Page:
Wildlife Management Institute

WMI Outdoor News Bulletin Cooperative Research Unit Corner: Bobwhite Quail Research in Oklahoma
Cooperative Research Unit Corner: Bobwhite Quail Research in Oklahoma PDF Print E-mail
Tuesday, 15 October 2013 12:04

Photo of biologist holding collared quail, Credit: J. Deckerimage of USGS Cooperative Research Units logoNorthern bobwhite (Colinus virginianus) populations have experienced a general decline of an average rate of 3 percent per year across most of their range in the southeastern U.S. over the last 40–50 years. In Oklahoma in the western part of its distribution, populations have experienced a long-term decline, albeit at a lower rate than reported for other regions of the U.S. (i.e., 1.5 percent per year). In response to specific concerns over quail declines in western Oklahoma, the Oklahoma Department of Wildlife Conservation initiated a 6-year, multimillion-dollar project in 2011 through the Oklahoma Cooperative Fish and Wildlife Research Unit, the Department of Natural Resource Ecology and Management, and the Department of Entomology and Plant Pathology at Oklahoma State University. The overall objective is to determine the major factors driving long-term changes in bobwhite populations in western Oklahoma.

Loss and degradation of habitats have certainly played a significant role in the decline of quail populations throughout their distribution and in Oklahoma. Major problems are urbanization, large-scale agriculture, and, more recently, changes in landownership patterns. Fire suppression in Oklahoma has played a role in the loss and degradation of habitat by contributing to encroachment by eastern red cedar (Juniperus virginiana) and other woody species. Other factors such as weather catastrophes (e.g., persistent drought), predation, diseases (e.g., West Nile disease, avian influenza, and coccidiosis), contaminants (e.g., agrichemicals), toxins (e.g., aflatoxins), and global climate change also have been suggested as contributing to declines in local areas, and many of these factors may be interrelated with habitat changes. For example, widespread habitat changes across Oklahoma likely have altered aerial and terrestrial predator communities and habitat for disease vectors. Currently, our understanding of the role of these other factors in the decline of quail numbers is limited.

Associated with the decline in quail populations, there has been a decline in the number of quail hunters. In Oklahoma, the number has declined from 110,000 hunters in 1980 to < 30,000 today (Oklahoma Department of Wildlife Conservation, unpublished report). This decline in hunter numbers represents a substantial economic loss to the state in terms of revenues generated from license sales as well contributions to local economies from quail hunters. The decline of quail may also be an indicator that other species that rely on similar habitats are declining. The research undertaken by the Oklahoma Department of Wildlife Conservation and Oklahoma Cooperative Fish and Wildlife Research Unit was initiated to assess the many factors affecting quail populations. Six cooperating faculty members, one post-doc, nine graduate students, numerous field technicians, and Unit personnel are working on this project.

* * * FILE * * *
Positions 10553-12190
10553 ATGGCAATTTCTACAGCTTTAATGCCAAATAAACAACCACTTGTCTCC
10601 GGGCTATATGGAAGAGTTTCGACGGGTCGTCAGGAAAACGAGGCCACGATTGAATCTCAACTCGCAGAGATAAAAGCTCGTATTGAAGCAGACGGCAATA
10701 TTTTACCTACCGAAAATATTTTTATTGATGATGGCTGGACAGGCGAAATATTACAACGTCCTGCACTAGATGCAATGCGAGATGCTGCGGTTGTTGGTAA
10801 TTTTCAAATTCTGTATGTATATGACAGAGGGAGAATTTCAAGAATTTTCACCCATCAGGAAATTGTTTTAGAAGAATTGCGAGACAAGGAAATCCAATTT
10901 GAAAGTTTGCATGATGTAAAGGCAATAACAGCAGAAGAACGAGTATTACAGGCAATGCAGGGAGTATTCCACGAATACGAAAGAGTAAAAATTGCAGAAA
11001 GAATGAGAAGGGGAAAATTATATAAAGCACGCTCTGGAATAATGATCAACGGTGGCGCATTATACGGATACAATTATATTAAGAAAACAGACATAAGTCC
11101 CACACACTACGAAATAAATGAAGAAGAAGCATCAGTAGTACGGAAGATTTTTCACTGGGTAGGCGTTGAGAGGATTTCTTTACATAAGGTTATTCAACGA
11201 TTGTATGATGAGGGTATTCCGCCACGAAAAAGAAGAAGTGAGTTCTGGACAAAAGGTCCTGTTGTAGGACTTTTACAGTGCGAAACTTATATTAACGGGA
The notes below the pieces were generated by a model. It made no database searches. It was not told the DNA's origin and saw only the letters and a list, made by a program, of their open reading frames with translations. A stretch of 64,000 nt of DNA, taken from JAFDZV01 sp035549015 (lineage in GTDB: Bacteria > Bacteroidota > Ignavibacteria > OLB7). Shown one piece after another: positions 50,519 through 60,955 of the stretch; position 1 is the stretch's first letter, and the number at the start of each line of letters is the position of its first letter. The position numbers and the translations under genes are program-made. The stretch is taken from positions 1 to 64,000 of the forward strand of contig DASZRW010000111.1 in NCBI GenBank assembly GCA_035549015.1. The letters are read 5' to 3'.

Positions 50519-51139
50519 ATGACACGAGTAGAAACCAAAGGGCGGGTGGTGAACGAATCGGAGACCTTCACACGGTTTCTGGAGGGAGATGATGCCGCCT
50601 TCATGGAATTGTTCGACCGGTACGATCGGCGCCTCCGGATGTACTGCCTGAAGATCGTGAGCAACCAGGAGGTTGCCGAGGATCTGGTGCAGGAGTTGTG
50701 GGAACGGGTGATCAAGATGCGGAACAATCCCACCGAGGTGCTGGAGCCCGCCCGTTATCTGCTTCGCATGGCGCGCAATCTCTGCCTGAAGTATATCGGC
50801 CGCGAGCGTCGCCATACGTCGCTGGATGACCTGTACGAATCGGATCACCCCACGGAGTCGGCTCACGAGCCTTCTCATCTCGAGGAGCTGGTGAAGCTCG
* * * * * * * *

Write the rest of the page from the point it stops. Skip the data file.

The Oklahoma quail research project has four major focal areas: 1) quail population and habitat studies (particularly focused on nesting and brood-rearing), historical perspectives on relationships between quail and weather, movement and survival of radio-marked adult quail and chicks, thermal modeling, refining methods of determining abundance, and vegetation monitoring relative to burning and grazing; 2) insect availability relative to nest-site choice, nesting success, and brood-rearing success with the goal of developing habitat-based predictive models of preferred insect and other invertebrate abundance relative to quail nest site selection and chick survival; 3) aerial and terrestrial predator studies focusing on the influence on usable space and GIS assessment; and 4) aflatoxins studies, particularly as they relate to the common use of supplemental grain in feeders for quail and other wildlife species. All research is being conducted on Packsaddle and Beaver River Wildlife Management Areas (WMAs), owned and managed by the Oklahoma Department of Wildlife Conservation.

Through November 2012, 782 bobwhites were captured, collectively, at the two WMAs, and 555 were marked with radio collars to monitor movements and document mortality.  Apparent mortality was high in both areas with most mortalities being attributed to avian and mammalian predators. Persistent drought has occurred throughout Oklahoma during the past several years, with the western part of the state particularly affected. While the project is just in its beginning stages and few definitive results are available, it appears that drought has greatly affected bobwhites by reducing nest success and brood survival and altering available habitat and insect availability. It is anticipated that results from this research effort will enhance the management of habitats in western Oklahoma for bobwhites.

Each month, the ONB features articles from Cooperative Fish and Wildlife Research Units across the country. Working with key cooperators, including WMI, Units are leading exciting, new wildlife research projects that we believe our readers will appreciate reading about.